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Museums and Galleries

The National Maritime Museum, Greenwich – The National Maritime Museum in Greewich, London, actually consists of the Maritime Galleries, the Queen’s House and the Royal Observatory which together show visitors the importance of time, the stars, the sea and ships. Highlights include planetarium shows, fine art collections and a variety of exhibitions.

The British Museum, Great Russell Street, London – This famous museum is free to visit and houses a wealth of historical artefacts from many different periods of history, including Renaissance Europe. Use the website to browse collections, galleries and artefacts.

The Museum of London – The perfect place to learn about London from prehistoric to modern times. Here you can see Tudor and Stuart artefacts like the famous Cheapside Hoard of Elizabethan and Jacobean jewellery, the Copperplate Map, cutlery, weaponry, watches, coins, ceramics and glass.

The National Portrait Gallery – This famous gallery was founded in 1856 and now houses around 120,000 portraits which date from Tudor times to the present day. Here you can see many Tudor portraits, including ones of Henry VII, Henry VIII, Anne Boleyn and Elizabeth I.

The Tate Britain, London – This gallery is one of the UK’s four Tate galleries and houses British art dating from the 1500s to the present day. A small collection of Tudor and Stuart portraits can be found here, including a portrait of Elizabeth I by Nicholas Hilliard c. 1575.

The Victoria and Albert Museum, London – For rare historical artefacts from many different periods of history. The Medieval and Renaissance collection includes clothing, tapestries, woodcarvings, Renaissance jewellery and Henry VIII’s writing desk.

Royal Armoury, Leeds, Yorkshire – This museum is home to a large part of the UK’s collection of armour and arms and its five themed galleries house over 8,500 objects. Here you can see Tudor arms and armour here, including the armour worn by Henry VIII at the famous Field of the Cloth of Gold. You can also see jousting in the Tilyard, falconry shows, horse shows and explore the Craft Court.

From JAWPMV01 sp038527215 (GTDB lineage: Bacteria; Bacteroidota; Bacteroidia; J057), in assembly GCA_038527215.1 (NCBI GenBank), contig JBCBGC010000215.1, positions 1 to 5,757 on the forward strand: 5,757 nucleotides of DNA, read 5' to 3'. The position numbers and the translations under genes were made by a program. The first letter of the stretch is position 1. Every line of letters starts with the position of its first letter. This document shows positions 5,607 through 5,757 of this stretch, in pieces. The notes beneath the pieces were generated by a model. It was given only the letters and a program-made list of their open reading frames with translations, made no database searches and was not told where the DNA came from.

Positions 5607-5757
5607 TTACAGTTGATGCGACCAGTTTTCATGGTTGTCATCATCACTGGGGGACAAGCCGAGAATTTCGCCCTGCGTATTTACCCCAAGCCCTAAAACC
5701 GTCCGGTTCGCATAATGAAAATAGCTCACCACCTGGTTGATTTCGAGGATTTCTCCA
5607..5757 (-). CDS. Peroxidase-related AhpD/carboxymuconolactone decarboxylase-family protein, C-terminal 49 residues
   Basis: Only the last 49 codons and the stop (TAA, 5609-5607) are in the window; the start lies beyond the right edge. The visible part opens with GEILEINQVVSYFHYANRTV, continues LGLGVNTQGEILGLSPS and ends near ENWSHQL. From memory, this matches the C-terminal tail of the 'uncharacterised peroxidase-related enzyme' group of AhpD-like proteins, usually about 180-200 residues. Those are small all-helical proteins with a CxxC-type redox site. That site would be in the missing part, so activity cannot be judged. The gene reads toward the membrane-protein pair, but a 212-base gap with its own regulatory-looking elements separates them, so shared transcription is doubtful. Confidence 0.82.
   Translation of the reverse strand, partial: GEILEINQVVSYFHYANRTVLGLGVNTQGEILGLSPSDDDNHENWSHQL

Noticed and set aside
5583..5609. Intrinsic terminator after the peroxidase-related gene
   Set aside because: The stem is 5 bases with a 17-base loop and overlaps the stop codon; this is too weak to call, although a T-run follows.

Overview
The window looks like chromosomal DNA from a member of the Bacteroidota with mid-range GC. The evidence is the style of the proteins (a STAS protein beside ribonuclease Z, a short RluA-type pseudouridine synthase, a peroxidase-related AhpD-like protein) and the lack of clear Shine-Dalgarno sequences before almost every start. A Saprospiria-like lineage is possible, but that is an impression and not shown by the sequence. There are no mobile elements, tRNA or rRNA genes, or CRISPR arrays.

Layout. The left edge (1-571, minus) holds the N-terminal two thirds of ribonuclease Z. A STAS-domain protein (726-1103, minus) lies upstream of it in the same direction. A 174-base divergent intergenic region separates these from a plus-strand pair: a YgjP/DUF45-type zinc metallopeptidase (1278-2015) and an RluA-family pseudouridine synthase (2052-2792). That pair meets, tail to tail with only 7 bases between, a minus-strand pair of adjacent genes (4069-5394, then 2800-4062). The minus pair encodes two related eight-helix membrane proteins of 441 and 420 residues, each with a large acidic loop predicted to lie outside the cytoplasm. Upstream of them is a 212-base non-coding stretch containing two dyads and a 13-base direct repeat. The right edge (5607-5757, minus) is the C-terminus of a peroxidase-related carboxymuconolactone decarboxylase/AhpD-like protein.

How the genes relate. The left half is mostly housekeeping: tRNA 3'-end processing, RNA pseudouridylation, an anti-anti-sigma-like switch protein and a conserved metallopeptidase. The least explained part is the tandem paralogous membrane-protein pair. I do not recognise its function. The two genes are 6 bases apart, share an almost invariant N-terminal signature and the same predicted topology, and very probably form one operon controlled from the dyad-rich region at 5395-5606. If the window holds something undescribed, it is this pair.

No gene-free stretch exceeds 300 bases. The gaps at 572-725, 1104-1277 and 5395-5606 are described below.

Note: From April 2009 – January 2010, many of Henry VIII’s personal armours will be on display at the Tower of London (Henry VIII: Dressed to Kill) and will not be at their usual home at the Royal Armoury, Leeds.

The Falstaff Experience Tudor World, Stratford-upon-Avon, Warwickshire – The Falstaff Experience is named after Shakespeare’s character, John Falstaff, and incorporates the Tudor World museum set in a real Tudor building, a building known as the most haunted in England. Enjoy browsing around the museum or scare yourself with a ghost hunt.

The British Library – With its 14 million books, it’s the perfect place to spend the day researching Elizabeth I and the Tudor period. This year (2009), the British Library is holding a special exhibition to celebrate the 500th anniversary of Henry VIII’s accession to the throne – Henry VIII: Man and Monarch.

The National Archives – The British Government’s National Archives has got 1,000 years of history under its roof and is used by historians, researchers and people wanting to trace their family trees or find out historical information. As part of the Henry VIII 500 Year Anniversary, the National Archives’ website has got a special online exhibition – Henry VIII: Power, Passion and Parchment.

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